Ten years later, this declaration of the principle is still largely unheeded, so much so that we continue to speak about environmental crises as economic crises.
This means that it is necessary to expand the notion of well-being and economic development to encompass the environmental value.
To understand better the whole problem it is necessary first to understand a basic aspect: the concept of externality *.
It can be positive if the economic activity brought into being by an individual brings benefits (not only in economic terms, but also in global ones) to other subjects or to the community in general; in the opposite case it has a negative value. A chimney which pollutes, even if it creates profit within its structure, results in negative externality because of the fumes it emits.
To understand this concept better it is necessary to compare individual benefits with social costs. For example, to make the externality decrease a tax could be introduced to offset the social costs caused by pollution, but this is still too narrow a measure and unsustainable in the long run. The environmental repercussions of this type of economy suffer from the lack of an authority (or better still, a culture) which supplies it with the instruments to supervise or diminish externality.
It must be understood that all human activities always involve externality, no matter what (this is a principle of thermodynamics based on the concept that there can not exist unitary output and thus perpetual motion).
Notwithstanding the fact that since the 1950s over 200 treaties regarding the environment have been drawn up, the question of a single authority (and therefore above all of a social and political conscience) to regulate and supervise these complex economic functions still has not been resolved. However, in order to understand whether a country follows a policy of sustainable development or not, it is necessary to modify the evaluation of the outcomes of the economic policy of a nation.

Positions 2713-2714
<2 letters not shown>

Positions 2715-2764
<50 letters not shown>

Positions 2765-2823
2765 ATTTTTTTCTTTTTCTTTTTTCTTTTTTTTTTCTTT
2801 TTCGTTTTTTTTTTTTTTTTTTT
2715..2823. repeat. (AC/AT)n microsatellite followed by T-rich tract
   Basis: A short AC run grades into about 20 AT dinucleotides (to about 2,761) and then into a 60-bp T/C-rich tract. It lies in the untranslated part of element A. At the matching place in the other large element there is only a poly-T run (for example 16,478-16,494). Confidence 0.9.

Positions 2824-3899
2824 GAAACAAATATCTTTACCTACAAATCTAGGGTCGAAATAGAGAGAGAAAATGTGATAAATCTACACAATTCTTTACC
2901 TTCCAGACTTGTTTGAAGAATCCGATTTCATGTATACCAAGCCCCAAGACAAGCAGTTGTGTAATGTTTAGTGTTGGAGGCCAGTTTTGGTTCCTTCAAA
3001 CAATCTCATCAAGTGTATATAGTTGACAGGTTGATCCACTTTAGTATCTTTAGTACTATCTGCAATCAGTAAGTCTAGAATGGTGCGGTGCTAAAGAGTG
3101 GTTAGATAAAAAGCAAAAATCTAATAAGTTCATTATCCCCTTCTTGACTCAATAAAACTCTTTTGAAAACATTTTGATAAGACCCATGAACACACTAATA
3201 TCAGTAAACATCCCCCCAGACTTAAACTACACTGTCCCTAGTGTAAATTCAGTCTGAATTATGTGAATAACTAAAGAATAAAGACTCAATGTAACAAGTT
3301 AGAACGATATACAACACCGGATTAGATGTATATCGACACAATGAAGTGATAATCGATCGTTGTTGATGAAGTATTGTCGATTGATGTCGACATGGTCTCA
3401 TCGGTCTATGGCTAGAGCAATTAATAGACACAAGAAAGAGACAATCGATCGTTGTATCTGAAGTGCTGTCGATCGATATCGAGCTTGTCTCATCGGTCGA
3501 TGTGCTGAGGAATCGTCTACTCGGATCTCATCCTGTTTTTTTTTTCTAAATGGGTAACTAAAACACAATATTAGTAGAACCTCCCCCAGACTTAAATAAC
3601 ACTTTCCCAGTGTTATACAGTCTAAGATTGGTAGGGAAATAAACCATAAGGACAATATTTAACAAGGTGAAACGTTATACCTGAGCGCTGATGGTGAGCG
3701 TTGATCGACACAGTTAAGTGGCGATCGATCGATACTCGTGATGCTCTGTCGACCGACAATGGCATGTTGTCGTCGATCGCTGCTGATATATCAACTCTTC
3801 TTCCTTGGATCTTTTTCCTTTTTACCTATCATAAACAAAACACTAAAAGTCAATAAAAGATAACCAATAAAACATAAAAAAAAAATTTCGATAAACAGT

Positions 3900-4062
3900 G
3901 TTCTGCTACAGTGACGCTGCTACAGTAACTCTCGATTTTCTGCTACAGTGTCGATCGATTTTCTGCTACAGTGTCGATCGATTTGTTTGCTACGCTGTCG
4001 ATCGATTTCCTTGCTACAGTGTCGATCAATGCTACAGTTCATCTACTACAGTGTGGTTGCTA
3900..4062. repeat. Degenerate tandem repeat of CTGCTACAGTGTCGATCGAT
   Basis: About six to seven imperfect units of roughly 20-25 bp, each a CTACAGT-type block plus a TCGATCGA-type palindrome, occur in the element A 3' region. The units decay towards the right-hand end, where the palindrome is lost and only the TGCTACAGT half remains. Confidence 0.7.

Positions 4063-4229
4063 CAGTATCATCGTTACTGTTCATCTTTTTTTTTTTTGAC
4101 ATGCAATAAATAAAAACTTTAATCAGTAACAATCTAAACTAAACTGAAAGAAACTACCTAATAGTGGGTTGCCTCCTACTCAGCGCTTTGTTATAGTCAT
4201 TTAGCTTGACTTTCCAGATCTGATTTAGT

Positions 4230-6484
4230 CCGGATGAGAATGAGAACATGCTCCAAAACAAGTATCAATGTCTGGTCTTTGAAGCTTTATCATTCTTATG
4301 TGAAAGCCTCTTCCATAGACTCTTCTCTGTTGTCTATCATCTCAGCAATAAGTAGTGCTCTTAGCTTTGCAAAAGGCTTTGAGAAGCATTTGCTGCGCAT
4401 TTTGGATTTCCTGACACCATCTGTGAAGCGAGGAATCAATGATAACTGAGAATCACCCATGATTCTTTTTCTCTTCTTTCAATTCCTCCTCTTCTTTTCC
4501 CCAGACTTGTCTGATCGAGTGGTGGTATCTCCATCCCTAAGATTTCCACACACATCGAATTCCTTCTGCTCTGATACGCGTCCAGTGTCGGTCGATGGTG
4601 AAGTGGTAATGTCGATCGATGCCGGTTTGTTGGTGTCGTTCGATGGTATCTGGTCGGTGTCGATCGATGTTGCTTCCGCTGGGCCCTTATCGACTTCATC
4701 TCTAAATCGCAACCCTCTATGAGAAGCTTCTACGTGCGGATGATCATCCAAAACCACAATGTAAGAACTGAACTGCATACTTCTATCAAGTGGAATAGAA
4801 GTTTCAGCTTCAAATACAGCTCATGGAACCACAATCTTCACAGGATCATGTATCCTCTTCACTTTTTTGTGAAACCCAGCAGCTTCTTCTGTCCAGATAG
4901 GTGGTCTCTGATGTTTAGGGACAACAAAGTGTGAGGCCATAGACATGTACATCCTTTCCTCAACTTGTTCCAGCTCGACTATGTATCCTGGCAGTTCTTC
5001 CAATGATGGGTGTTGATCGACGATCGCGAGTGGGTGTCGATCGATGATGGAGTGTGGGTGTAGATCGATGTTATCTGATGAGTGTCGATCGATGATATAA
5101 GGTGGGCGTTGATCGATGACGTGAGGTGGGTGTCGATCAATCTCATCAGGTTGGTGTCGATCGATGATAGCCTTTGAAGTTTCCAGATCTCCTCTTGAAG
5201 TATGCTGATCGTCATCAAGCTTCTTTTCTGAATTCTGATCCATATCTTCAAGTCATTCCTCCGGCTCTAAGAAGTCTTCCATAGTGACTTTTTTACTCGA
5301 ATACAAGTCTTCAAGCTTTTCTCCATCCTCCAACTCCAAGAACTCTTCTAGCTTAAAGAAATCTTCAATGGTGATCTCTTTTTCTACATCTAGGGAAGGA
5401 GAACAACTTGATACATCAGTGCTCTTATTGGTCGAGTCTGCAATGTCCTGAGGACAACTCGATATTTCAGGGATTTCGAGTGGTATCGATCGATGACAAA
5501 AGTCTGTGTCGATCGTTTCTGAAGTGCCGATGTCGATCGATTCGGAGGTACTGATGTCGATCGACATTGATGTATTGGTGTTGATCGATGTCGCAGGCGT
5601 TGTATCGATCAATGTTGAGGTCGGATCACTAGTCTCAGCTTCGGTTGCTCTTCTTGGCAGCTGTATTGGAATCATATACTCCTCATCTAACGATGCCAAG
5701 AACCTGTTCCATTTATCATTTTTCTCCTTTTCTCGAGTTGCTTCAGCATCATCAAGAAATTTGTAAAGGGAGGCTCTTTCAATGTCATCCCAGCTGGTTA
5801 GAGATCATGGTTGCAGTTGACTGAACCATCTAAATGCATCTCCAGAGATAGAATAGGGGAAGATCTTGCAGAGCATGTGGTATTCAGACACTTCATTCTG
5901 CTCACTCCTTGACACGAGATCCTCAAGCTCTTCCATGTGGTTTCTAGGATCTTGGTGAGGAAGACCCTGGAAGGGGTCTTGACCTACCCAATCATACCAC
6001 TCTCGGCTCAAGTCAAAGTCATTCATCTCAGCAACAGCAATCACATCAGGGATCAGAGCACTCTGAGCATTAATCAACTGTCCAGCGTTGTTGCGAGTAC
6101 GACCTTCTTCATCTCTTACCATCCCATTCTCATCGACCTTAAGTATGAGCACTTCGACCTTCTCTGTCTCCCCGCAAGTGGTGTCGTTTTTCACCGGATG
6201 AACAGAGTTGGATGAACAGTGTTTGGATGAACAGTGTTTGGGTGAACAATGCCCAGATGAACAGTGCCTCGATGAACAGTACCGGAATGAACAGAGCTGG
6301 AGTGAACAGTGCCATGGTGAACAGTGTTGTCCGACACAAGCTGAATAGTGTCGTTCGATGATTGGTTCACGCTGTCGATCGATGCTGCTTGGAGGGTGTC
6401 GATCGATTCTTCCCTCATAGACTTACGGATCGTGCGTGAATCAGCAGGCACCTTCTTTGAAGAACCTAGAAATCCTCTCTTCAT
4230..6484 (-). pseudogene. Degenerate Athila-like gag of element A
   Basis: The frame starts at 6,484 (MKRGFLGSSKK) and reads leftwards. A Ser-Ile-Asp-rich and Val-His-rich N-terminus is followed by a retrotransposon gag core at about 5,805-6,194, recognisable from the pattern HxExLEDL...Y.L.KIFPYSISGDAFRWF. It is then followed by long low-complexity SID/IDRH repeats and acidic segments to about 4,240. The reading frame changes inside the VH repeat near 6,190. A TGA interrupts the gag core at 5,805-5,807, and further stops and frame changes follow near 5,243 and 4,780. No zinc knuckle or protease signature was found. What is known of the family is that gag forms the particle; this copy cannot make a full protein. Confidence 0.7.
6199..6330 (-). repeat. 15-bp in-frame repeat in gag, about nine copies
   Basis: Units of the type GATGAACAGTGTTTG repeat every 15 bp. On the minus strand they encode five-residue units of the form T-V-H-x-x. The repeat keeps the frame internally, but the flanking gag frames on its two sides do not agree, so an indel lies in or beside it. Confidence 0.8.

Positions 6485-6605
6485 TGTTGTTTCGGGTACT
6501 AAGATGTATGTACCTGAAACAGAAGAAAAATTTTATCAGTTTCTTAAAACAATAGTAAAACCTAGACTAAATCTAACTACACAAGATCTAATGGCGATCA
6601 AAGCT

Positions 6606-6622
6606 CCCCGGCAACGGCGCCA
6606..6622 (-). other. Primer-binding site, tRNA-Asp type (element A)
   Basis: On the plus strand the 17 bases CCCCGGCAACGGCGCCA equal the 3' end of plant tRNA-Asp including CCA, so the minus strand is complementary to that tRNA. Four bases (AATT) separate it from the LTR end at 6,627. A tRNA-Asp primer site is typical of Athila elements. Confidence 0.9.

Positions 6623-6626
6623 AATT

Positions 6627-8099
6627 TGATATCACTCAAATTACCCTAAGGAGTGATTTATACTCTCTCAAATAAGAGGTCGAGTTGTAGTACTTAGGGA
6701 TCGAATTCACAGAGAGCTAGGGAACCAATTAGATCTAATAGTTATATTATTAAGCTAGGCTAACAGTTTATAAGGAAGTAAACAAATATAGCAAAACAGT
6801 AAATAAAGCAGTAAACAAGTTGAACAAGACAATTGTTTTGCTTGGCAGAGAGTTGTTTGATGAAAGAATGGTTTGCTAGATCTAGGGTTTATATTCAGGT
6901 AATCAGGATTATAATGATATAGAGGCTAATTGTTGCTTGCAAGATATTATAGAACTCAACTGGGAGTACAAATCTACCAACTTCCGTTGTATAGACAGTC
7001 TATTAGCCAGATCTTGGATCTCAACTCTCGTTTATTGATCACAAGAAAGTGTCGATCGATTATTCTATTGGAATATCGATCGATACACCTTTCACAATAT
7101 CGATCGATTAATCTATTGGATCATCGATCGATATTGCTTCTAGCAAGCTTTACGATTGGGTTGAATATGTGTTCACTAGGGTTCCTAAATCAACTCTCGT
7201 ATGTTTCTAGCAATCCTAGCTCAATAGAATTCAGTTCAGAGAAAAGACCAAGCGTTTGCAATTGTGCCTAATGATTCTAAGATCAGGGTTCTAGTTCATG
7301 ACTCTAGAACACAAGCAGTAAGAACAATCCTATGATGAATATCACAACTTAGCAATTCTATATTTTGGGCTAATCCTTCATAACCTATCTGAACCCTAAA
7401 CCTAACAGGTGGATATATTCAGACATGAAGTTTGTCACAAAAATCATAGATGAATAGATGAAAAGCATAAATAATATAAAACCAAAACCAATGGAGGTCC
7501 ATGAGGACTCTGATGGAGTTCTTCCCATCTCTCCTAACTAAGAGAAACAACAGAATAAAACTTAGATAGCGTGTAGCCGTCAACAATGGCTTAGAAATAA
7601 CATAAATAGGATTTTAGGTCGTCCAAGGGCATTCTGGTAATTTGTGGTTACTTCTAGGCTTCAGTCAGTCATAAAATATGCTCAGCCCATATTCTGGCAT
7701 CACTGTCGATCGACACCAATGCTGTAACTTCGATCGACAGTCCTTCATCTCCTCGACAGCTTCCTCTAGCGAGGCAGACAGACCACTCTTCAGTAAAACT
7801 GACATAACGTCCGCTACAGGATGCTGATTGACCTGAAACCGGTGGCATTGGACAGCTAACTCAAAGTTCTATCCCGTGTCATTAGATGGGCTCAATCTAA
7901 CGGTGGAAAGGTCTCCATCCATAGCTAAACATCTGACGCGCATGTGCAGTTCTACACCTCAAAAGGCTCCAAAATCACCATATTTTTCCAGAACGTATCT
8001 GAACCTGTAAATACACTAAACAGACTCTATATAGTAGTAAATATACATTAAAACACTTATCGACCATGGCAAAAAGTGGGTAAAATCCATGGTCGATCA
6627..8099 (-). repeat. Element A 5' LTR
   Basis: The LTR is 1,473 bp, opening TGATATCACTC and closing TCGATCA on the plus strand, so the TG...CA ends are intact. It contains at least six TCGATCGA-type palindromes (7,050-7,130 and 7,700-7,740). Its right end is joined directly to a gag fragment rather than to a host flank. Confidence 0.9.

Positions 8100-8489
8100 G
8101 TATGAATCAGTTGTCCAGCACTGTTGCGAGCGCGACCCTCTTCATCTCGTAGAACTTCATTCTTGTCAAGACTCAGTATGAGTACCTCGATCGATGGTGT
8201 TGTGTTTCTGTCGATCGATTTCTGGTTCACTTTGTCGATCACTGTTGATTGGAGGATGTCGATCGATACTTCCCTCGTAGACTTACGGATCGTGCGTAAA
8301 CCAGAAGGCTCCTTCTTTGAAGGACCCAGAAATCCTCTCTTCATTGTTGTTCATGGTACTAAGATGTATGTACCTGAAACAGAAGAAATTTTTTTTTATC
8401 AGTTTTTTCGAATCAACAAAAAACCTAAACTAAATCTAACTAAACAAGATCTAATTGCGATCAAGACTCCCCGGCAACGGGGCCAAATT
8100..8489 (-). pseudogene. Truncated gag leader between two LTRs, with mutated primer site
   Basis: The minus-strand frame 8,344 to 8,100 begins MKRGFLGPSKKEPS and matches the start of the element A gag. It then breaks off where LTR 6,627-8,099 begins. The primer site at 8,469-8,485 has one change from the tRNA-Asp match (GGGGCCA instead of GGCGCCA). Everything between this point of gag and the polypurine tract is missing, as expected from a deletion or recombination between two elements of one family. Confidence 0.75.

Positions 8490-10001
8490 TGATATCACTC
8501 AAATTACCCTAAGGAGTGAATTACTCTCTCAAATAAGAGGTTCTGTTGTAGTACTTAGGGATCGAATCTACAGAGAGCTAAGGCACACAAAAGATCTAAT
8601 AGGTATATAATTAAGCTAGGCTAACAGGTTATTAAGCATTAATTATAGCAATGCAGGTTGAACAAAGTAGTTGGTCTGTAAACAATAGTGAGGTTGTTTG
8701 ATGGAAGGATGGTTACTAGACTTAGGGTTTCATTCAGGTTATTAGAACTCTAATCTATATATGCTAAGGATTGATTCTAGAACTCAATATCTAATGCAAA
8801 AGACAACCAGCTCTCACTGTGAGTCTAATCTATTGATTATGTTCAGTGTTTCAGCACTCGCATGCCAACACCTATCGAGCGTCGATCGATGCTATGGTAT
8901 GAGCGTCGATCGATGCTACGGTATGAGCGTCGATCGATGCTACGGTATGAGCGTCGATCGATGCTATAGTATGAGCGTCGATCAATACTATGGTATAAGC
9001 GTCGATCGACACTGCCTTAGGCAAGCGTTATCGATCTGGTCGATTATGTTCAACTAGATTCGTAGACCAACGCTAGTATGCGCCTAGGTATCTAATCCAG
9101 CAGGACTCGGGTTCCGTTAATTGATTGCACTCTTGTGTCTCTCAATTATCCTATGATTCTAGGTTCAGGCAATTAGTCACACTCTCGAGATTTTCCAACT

Traditionally the growth of the GDP is among the indicators of the effectiveness of the economic policy of a country: with this term we refer to the revenue produced by a nation on the whole, that is to say, the sum of the revenue produced by all the companies, including public ones. This indicator is often erroneously considered an indicator of well-being without indicating anything about how this revenue was obtained or what paths were followed to produce it. This means of evaluation is evidently of materialistic derivation and partial.

* Reference parameter for defining how much each single human activity or function affects the external world (in terms of energy efficiency and system efficiency).

The analysis of the socioeconomic models of the so-called western world, elaborated by many research institutes all over the world, indicates that these operate with very low output and very high externality, in short operating with unsustainable models and resources which are often not renewable.
The environmental question must be framed in the sense that, in the context of the future model based on renewable resources, the environment is the structure on which the policies of sustainable development must be based on, policies like those which use models with “motors running on renewable energy”, that is, with greater energy efficiency and output.
The new frontier which mankind will have to resolve this century is how imitate more closely the thermodynamic models of the ecosystem. These systems are based on the variability and functional characteristics of each individual (component). In the past century, Albert Einstein stated that “the instrumental goods which should serve to maintain the life and health of all human beings should be produced with the least possible effort for everyone. The satisfaction of physical needs is in fact the indispensable precondition for a good existence, but that is not enough in itself. To be happy, man should also have the possibility to freely develop his intellectual and artistic faculties, to the extent permitted by the particular characteristics and abilities of each individual”.